Munir A. Sheikh is a research professor at Carleton University and a former chief statistician of Canada.
Canada has huge gaps in our data. That’s the big takeaway from The Globe and Mail’s notable series examining the state of Canadian data, which tells us that we lag behind some other countries, particularly the United States; that these gaps exist because of constrained funding and Statistics Canada’s bureaucratic, secretive mindset; and that these gaps are having a negative effect on our decision-making.
Yes, Canada has problems. But then, who doesn’t?
Citizens and governments around the world make millions of daily decisions on a vast array of issues, and each of these can potentially benefit from more data. The existence of gaps, therefore, is a virtual certainty anywhere in the world. The much-lauded U.S., for instance, does not produce detailed monthly GDP data, while Canada does, and many experts and statisticians feel that Canada’s important GDP data are of better quality than those that the U.S. does produce and require fewer revisions. Canada is also one of just a handful of countries that produced financial flow accounts, which allows policy-makers to better understand the nature and economic impacts of the 2008 financial market crash.
Canada also does an extraordinary job in producing high-quality census data at a much lower cost compared with many countries, thanks to innovations like sampling in census and being among the first to use the internet to gather citizens' responses. Canada can also boast of higher survey-response rates in many areas than the United States. And all this despite having roughly a tenth of the resources available to the U.S. federal statistical system.
That certainly doesn’t mean all is good and well here. We face serious challenges when it comes to acquiring the highest quality and most relevant data. The quality of data deteriorates automatically as the country evolves amid forces like the ongoing tech revolution (e.g. using cell phones instead of land lines) and efforts to gather survey responses suffer. Data also becomes less relevant over time as the country’s needs begin to differ from the available information. For instance, we continue to produce a disproportionately large quantity of data on manufacturing than on the services industry, even though services now represents two-thirds of the economy. And Canada’s long-form census was, for a time, replaced by a voluntary survey that produced all the information the longer census would have accumulated but with lower quality – and a higher cost, to boot.
In my view, this has produced data gaps in census information, but bad data may be more dangerous than no data at all, since giving credence to bad information can lead to bad policy. The debate around data would be most productive if it’s framed around both quantity as well as quality, which would enable policy-makers and Canadians to deal with the most pressing national issues in an informed way. On this count, Statistics Canada has struggled, as do many others.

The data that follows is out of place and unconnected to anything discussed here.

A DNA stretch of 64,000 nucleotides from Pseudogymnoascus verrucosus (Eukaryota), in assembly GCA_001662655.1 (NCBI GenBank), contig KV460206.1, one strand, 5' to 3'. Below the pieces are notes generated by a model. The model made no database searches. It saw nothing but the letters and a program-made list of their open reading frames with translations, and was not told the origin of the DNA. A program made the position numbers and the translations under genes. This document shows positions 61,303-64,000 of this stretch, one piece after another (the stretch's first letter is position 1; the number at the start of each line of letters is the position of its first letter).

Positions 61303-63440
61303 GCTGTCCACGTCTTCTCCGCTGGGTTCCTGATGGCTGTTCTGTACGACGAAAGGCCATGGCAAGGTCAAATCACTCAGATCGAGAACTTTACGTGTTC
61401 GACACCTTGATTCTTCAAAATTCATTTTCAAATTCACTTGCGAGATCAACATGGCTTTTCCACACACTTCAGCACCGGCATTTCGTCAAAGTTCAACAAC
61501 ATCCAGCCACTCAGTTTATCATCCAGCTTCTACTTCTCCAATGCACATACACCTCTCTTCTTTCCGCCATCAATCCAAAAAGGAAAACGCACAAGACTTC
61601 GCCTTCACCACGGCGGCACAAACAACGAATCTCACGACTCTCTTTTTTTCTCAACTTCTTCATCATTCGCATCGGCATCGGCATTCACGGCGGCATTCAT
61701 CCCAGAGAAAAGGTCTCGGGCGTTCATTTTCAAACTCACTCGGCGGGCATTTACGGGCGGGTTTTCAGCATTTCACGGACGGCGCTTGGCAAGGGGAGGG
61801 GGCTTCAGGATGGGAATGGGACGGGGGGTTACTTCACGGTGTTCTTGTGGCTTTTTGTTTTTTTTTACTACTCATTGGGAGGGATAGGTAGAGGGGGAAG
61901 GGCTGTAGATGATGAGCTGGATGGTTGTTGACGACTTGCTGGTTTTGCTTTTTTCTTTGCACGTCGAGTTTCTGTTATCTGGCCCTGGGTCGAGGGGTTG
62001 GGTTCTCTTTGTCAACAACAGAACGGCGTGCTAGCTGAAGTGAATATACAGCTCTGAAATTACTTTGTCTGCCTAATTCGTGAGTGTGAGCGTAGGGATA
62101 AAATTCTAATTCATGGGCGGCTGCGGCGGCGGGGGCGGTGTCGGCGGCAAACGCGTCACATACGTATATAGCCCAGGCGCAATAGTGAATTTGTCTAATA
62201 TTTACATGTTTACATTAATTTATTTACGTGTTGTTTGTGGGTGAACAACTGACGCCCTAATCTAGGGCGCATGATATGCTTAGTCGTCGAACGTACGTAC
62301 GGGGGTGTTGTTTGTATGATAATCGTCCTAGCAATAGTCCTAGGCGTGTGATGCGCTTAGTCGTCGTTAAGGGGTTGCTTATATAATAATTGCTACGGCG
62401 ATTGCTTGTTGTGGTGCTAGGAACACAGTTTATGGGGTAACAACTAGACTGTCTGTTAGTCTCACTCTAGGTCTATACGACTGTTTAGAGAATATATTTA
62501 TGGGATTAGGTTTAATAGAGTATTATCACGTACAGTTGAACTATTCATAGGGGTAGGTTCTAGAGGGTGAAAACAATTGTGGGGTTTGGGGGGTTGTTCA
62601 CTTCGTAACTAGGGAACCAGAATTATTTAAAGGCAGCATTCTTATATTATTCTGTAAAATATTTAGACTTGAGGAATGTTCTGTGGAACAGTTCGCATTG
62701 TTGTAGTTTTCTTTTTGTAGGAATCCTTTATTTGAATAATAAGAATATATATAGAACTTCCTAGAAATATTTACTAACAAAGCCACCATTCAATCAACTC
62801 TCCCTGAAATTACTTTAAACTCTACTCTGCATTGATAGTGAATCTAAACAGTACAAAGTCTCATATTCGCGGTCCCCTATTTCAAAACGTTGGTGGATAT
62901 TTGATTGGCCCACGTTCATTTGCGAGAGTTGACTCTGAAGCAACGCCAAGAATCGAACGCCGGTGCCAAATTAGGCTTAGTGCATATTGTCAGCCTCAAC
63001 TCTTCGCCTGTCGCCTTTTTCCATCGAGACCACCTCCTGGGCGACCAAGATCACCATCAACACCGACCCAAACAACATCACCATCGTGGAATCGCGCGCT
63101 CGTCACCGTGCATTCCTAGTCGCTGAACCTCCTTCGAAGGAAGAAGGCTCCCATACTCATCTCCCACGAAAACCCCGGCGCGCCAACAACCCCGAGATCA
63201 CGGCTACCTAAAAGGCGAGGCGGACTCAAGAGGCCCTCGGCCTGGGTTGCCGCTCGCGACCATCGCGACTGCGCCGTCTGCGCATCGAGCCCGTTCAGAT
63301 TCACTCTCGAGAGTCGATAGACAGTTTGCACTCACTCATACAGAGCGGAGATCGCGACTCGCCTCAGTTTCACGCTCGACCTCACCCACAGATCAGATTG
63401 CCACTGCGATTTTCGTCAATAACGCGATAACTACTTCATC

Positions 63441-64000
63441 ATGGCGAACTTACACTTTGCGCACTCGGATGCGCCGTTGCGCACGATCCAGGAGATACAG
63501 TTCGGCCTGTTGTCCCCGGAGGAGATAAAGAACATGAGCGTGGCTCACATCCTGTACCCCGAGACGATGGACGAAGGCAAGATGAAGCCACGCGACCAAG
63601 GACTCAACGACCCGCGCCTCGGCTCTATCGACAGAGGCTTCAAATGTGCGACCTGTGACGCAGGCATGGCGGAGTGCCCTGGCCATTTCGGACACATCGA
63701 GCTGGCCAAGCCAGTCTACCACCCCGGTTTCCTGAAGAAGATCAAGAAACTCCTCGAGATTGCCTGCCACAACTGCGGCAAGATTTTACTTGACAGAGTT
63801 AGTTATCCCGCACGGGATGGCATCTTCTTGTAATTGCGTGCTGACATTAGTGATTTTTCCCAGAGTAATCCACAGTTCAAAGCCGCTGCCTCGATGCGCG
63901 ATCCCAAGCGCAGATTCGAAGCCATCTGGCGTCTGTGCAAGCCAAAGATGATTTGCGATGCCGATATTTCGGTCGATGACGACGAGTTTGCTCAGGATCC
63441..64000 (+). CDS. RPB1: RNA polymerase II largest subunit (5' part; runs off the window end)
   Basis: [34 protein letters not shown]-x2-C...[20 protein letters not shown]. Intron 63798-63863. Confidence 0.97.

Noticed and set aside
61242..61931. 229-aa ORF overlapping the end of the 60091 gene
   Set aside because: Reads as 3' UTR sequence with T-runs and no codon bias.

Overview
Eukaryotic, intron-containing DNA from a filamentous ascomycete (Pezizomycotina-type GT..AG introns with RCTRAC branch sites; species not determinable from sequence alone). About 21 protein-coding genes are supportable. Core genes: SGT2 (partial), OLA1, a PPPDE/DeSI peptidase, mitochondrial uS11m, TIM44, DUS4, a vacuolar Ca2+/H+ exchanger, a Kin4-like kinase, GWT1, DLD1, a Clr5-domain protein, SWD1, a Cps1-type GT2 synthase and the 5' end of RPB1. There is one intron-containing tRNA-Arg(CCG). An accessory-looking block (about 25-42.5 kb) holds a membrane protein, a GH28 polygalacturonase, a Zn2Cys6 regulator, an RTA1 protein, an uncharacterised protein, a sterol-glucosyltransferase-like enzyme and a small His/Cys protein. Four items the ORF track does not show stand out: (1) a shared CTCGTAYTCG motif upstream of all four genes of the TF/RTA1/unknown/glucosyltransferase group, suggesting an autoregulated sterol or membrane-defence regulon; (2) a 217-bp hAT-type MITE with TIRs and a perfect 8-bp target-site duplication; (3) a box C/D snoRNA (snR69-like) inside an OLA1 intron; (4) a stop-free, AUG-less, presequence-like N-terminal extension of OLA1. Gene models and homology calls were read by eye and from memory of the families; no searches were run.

There are three things that can be done to proactively deal with data deterioration. First, the government can increase funding for Statistics Canada to close the most important gaps that exist now, including information that measures the digital economy. Secondly, Statistics Canada should, over time, reallocate resources from less-needed data to those that are more important. Despite its efforts, the agency has not been able to establish an effective resource-reallocation mechanism, because it has had to bend many times to the users of existing data. Users of any data become vocally unhappy if theirs stops being collected. Lastly, Statistics Canada should tap new data sources and new ways of collecting information that can replace or augment existing methods.
Indeed, on that last front, Statistics Canada’s paranoia around confidentiality and privacy makes its brass gun-shy in acquiring or sharing new data with researchers. I witnessed it firsthand. Despite best efforts during my tenure as chief statistician, confidentiality concerns made it a slog to make more business-sector microdata available. But while Statistics Canada’s record of privacy-preservation and confidentiality is excellent – better than many of the most sensitive institutions in the U.S. (we have not endured crises like Wikileaks or the Pentagon Papers) – those issues have thwarted attempts to maintain data quality. Through politicians' invocation of the bogeyman of privacy to try to kill the long-form census and a Global News report that exposed its requests for Canadians' detailed financial-transaction data, Statistics Canada ironically finds itself in a lose-lose situation – criticized for its poor dissemination of data because it is so concerned about privacy, and denied access to new sources of data because privacy concerns have bred mistrust.
But the institution itself might just provide the way forward. Recent amendments to the Statistics Act established a Canadian Statistics Advisory Council to support the minister and the chief statistician, and this council should be tasked with convincing data users that certain resources should be allocated better. By playing an oversight role on privacy and confidentiality issues, too, the council can earn the trust of Canadians who, knowing that their data are safe and secure, might be more giving with their information for the national good.
There are certainly ways to improve Statistics Canada. But if collecting data is all about getting the whole picture, we can’t lose sight of what we’re already doing well.